2020 Summer Interns Work on OMEGA, Lifestyle Leaders, C3 Project

by Adam Felts

The MIT AgeLab had nine high school and college interns on staff in the summer of 2020, all working remotely with the team via Zoom calls, Slack discussions, and emails. Collectively the group worked on a variety of projects, including the AgeLab’s OMEGA outreach program, the Lifestyle Leaders panel, the C3 Connected Home Consortium, and other research.

High school interns Jake Birnbach, Talia Chait, and Zofia Kierner brainstormed and designed an expansion of the AgeLab’s OMEGA program, which is dedicated to supporting and expanding intergenerational opportunities that connect high school students and older adults. The OMEGA program currently offers the OMEGA Scholarship, which awards college scholarships to high school students who lead intergenerational programs in their communities, and hosts the yearly OMEGA summit, which helps high school students brainstorm, design, and seek advice around the development of and support for intergenerational programs. This year, the AgeLab also launched monthly OMEGA Chat Hours sessions, designed to provide a space for students interested in or currently working on intergenerational initiatives to drop in virtually and meet other students, share resources, and talk with experts. OMEGA is sponsored by Five Star Senior Living, which also funded one of the AgeLab’s 2020 college internships

Birnbach, Chait, and Kierner outlined three new resources for OMEGA to offer: a resource guide describing select intergenerational programs across the United States with ties to Five Star Senior Living locations; a competitive ten-month OMEGA fellowship that allows high school students to receive ongoing guidance and training from AgeLab experts to support the development of their intergenerational program; and a condensed OMEGA “boot camp” that offers a crash course on the basis of intergenerational programming for six weeks. The aim of these new resources is to build a more comprehensive support infrastructure for a high school student to move from having minimal knowledge of intergenerational programming to designing and leading a program that qualifies for the OMEGA Scholarship.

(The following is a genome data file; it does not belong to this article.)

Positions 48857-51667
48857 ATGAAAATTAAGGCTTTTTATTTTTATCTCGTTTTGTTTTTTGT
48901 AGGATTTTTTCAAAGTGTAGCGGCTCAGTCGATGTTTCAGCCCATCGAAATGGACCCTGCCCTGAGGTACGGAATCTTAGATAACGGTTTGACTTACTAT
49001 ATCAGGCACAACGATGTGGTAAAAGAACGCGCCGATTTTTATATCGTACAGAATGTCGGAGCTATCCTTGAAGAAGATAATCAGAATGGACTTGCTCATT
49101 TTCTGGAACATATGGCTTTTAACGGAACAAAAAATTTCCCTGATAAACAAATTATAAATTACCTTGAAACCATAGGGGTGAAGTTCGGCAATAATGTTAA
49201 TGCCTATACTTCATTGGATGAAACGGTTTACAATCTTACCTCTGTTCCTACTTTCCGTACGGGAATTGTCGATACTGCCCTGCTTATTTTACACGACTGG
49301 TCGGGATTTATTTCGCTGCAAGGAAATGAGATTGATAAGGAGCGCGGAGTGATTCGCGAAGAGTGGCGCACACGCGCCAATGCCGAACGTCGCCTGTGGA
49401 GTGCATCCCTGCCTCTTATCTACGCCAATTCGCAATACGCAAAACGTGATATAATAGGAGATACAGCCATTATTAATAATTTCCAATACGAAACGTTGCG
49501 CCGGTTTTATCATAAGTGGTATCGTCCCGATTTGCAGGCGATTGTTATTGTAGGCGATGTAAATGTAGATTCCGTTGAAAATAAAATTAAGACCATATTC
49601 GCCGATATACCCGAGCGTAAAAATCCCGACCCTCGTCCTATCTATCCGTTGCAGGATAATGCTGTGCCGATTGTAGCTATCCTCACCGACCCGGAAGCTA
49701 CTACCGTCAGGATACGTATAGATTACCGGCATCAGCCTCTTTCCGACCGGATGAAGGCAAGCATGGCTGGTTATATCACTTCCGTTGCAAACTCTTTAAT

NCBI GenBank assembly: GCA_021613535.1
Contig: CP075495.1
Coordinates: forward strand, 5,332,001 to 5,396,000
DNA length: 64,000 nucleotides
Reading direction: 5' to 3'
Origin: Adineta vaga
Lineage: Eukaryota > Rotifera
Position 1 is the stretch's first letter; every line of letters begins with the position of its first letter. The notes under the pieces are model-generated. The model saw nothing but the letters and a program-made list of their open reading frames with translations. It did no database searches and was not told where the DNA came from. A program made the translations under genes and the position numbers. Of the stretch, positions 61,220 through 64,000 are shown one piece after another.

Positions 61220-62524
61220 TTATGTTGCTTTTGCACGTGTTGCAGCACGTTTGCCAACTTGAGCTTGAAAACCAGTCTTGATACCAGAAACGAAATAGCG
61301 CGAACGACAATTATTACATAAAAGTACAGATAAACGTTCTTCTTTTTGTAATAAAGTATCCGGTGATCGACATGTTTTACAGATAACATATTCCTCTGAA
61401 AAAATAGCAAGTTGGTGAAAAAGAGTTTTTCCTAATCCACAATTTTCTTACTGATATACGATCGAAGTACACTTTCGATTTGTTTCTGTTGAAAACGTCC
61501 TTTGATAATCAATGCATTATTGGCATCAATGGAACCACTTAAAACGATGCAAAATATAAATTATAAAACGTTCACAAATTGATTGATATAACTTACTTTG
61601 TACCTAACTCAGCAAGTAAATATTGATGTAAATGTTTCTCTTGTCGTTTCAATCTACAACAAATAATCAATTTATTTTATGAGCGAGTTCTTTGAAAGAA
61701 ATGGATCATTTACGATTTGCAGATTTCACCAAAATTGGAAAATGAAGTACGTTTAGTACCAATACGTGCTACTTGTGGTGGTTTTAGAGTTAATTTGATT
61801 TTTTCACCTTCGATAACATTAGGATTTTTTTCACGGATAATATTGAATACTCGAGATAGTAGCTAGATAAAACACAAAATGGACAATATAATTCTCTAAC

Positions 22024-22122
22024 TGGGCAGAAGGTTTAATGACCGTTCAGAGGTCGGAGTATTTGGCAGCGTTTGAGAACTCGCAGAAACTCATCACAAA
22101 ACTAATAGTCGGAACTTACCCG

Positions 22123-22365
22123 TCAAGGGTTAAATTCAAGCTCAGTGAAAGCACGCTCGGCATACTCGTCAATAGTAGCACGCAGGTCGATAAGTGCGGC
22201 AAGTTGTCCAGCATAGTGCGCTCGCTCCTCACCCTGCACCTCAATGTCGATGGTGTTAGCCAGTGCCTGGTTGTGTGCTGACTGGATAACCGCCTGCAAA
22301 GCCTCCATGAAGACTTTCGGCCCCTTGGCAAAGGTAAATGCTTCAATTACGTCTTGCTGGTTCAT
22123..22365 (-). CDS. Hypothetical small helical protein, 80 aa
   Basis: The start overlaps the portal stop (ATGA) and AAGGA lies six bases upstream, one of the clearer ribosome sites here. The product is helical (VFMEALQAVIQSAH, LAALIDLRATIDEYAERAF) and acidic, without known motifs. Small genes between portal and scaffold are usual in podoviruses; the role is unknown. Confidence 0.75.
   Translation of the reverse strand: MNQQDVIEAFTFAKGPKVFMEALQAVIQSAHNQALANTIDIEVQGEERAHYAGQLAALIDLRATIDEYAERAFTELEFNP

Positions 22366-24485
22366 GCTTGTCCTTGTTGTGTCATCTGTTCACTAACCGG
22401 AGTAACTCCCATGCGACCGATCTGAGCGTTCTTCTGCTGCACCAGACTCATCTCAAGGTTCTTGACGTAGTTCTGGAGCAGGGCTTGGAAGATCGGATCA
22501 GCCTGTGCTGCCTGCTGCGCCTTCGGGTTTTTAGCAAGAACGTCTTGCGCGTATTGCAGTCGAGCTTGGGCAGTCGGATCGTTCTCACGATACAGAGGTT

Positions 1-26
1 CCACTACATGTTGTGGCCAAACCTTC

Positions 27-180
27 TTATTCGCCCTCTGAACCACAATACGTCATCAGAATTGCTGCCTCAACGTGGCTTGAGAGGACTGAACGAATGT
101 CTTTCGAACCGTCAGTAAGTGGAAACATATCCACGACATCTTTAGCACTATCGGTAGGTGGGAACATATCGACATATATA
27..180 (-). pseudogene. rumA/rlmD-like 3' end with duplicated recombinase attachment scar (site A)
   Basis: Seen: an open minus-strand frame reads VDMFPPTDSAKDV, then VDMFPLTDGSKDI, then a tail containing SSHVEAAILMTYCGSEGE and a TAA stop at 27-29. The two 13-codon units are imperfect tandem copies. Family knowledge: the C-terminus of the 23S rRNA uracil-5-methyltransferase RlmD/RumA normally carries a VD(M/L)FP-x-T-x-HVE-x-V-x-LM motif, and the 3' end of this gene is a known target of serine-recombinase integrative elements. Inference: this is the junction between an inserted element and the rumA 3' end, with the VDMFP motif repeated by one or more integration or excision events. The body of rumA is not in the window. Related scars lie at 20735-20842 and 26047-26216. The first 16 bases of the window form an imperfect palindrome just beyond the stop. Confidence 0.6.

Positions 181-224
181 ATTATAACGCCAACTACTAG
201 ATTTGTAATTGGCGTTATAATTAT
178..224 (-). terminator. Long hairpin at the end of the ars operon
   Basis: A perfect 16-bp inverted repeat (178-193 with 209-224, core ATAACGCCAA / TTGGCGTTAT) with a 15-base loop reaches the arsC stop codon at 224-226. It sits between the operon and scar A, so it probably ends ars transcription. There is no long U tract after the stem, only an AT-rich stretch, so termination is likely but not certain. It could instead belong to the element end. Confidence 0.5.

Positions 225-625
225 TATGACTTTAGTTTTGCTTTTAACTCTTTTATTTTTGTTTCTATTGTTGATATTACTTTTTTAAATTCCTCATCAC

MIT undergraduates Nina Rhone and Shreya Thipireddy served as college interns under the MIT UROP program, primarily on the C3 Connected Home Project. Rhone focused in her internship on user interface design and branding for a prototype smart home platform that the C3 team is developing. Thipireddy analyzed data collected from prototype sensors in the home and worked with the research team to develop a model of activity recognition for a smart home system that works independently of user input.

Undergraduate interns Talia Belz, Christina Bulkeley, and Kathryn Chan worked on a variety of projects within the lab. Each did work on the AgeLab’s “Day in the Life” study of the lives of members of the 85+ Lifestyle Leaders Panel during the COVID-19 pandemic. They coded transcripts of phone interviews that had been conducted by AgeLab researchers, and in August they conducted phone interviews with the Lifestyle Leaders themselves.

While the interns only worked at the AgeLab remotely due to the COVID-19 pandemic, they nonetheless found opportunities to connect with AgeLab researchers. In addition to their collaborative work on AgeLab projects, the interns joined a weekly chat with members of the AgeLab’s staff, which was organized for the interns to learn about the professional development of AgeLab researchers and gain insights about their own potential future careers.

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About the Author

Photo of Adam Felts
Adam Felts

Adam Felts is a researcher and writer at the MIT AgeLab. Currently he is involved in research on the experiences of family caregivers and the future of financial advice. He also manages the AgeLab blog and newsletter. He received his Master's in Fine Arts in Creative Writing from Boston University in 2014 and his Master's of Theological Studies from Boston University in 2019.

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